Melo's Teenage Mutant Ninja Turtles kids' clothing line is coming

Ball Don't Lie
Carmelo Anthony is very happy to be in the Ninja Turtle business. (Image via @carmeloanthony)
Carmelo Anthony is very happy to be in the Ninja Turtle business. (Image via @carmeloanthony)

Things might not be going Carmelo Anthony's way on the court these days, but at least the New York Knicks All-Star has something significant to look forward to: the release of his long-awaited (in these parts, at least) "Turtles by Melo" consumer products, the result of his partnership with Nickelodeon and appointment as the "creative director" of a line of offerings "inspired by" the Teenage Mutant Ninja Turtles.

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Evidently, the creative direction in which Anthony would wants to go is "clothing and apparel for boys." Yes, this is a real thing, and yes, it's coming soon. From David Moin of WWD, with a few passages bolded by me because I love them so much:

The capsule collection of graphic T-shirts, hoodies, shorts, pajama sets, socks, basketballs — and an over-the-door basketball hoop so that kids can show off their inner Melo — will make its debut in early May exclusively at all Macy’s stores and on, ahead of the release of the sixth “Teenage Mutant Ninja Turtles” movie in June. As currently planned, the line is temporary, with products available at Macy’s until they sell out.

The New York Knicks forward said he unleashed his hidden design talent for the project. “I was basically involved in the whole creative process — the colors, which are kind of obvious considering they’re turtles, and the slogan, and the textures. I was involved in every step. We really took our time to narrow it down and figure out what we wanted. I feel good about all the pieces.”

His name will be on many of the products, in a few iterations. Some items will say TMNT x Melo; others, Turtles x Melo, however, the full name of the collection is Teenage Mutant Ninja Turtles x Melo. Prices will range from $20 to $35. [...]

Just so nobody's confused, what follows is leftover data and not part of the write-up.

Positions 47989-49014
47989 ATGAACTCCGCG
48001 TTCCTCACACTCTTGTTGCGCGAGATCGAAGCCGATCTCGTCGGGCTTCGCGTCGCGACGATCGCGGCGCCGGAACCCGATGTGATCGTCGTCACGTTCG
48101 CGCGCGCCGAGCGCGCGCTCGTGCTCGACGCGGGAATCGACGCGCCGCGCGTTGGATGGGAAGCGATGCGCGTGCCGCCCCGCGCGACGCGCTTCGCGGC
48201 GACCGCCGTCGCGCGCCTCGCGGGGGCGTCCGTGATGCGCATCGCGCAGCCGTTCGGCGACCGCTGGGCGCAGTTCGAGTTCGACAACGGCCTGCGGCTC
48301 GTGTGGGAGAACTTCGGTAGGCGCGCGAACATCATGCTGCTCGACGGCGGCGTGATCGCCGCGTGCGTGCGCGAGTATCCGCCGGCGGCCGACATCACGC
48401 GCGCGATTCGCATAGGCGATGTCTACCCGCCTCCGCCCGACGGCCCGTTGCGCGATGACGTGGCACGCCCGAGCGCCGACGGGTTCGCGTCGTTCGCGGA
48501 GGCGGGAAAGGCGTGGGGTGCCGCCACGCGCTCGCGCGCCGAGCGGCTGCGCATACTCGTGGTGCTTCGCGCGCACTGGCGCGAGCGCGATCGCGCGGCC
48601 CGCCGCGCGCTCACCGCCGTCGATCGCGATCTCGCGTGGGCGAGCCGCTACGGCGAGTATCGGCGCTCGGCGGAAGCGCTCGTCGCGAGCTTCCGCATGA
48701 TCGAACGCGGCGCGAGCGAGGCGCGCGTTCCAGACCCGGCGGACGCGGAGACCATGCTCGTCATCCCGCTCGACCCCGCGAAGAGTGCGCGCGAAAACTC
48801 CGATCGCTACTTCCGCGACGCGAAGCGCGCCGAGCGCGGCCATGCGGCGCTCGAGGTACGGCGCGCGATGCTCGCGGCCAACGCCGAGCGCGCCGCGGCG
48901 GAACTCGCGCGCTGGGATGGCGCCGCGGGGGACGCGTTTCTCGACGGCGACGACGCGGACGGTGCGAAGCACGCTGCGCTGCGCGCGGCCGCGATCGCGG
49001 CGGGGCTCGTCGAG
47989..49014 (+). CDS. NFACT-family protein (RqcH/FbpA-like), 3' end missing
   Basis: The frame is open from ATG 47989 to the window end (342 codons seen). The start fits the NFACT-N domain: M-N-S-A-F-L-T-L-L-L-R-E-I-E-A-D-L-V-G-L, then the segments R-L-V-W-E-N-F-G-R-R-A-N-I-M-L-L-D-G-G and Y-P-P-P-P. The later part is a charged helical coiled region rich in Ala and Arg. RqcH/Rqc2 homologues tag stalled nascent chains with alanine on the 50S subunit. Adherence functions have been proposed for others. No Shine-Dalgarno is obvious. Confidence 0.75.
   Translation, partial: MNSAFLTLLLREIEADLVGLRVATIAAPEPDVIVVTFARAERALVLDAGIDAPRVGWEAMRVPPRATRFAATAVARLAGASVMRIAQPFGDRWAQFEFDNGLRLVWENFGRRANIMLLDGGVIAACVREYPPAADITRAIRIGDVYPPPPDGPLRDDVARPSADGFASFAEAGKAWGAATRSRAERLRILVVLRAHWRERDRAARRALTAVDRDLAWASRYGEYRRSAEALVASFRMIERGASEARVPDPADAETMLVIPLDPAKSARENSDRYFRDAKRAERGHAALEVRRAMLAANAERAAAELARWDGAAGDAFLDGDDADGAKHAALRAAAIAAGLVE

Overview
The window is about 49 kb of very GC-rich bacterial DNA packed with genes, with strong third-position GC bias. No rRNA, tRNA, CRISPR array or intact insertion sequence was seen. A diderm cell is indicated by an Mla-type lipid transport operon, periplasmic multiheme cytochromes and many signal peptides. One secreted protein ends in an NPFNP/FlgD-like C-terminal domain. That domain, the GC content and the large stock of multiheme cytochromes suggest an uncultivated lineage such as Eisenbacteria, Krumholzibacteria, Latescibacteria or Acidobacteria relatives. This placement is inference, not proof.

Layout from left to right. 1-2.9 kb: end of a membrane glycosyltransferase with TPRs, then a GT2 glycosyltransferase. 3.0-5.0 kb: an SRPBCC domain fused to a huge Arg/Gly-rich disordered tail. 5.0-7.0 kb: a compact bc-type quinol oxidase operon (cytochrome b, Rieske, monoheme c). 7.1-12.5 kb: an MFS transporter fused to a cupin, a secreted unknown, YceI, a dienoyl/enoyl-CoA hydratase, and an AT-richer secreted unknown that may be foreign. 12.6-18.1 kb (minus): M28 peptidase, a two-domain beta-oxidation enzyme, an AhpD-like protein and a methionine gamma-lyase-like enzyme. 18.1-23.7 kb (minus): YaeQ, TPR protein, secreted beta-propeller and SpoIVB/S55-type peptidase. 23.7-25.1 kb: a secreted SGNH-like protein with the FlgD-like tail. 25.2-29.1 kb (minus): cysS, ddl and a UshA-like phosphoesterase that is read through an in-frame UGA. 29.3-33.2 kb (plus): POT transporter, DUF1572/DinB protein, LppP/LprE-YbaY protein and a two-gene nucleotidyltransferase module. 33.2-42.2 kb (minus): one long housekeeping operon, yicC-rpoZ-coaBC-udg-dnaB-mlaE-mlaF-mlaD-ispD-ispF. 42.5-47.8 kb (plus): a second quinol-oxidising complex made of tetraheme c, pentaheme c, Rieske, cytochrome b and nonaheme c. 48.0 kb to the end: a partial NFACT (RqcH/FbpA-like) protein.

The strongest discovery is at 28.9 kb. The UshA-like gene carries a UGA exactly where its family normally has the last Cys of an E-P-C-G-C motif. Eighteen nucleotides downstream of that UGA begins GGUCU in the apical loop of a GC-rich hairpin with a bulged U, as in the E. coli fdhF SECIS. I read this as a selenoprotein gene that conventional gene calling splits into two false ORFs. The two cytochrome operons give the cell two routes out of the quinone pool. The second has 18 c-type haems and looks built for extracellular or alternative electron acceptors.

“Carmelo is truly a Teenage Mutant Ninja Turtle fanatic,” said Durand Guion, Macy’s vice president and fashion director of men’s and kids. “In our initial conversations we were fascinated to learn how truly fanatical he is.”

I would very much to like to know a whole lot more about how Anthony demonstrated his true TMNT fanaticism during those initial conversations with Macy's. I'm not sure anything can beat the scene I've imagined — Melo showing up to a meeting in a Casey Jones mask, holding a "KRANG SUCKS" sign in one hand and a a 77-page handwritten manifesto dedicated to the healing properties of pizza in the other — but I'd still really like to hear more, all the same. Especially if the scoop includes a blow-by-blow breakdown of the branding decision-making, with full lists of pros and cons for each "x Melo" variant, that resulted in just saying, "Screw it, they are all so good, let's just use all of them."

There's no doubt that 1990s nostalgia is big business these days; for an NBA-related angle, look no further than the Charlotte Hornets' Nick Night on Wednesday, featuring green slime, "Rugrats" mascots, a "Double Dare" course and the not-on-"Saturday Night Live" half of "Kenan and Kel." As I wrote when word of Turtles by x Melo first popped up back in June, getting involved with something that's on trend, that provides an avenue into a massive potential revenue stream (TMNT consumer products reportedly netted $1.5 billion in retail sales last year, and parents need to buy lots of kids' clothes, man) through a popular retailer, and that might open the door to some design work of his own seems like a pretty wise business move for the 31-year-old Anthony, who has made it clear in the past that he wants to be known for stuff besides basketball, especially after his playing career's over.

Sure, it's a bit goofier and less haute couture than Russell Westbrook developing a collection with Barneys, but on the off chance that there's a bigger market for a $25 Turtles x Melo boys' T-shirt than there is for a $2,600 croco-print trolley, Melo might wind up having the last laugh after all. And given the way things have been going at his day job recently ...

... the laugh would probably do him good.

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Dan Devine is an editor for Ball Don't Lie on Yahoo Sports. Have a tip? Email him at or follow him on Twitter!

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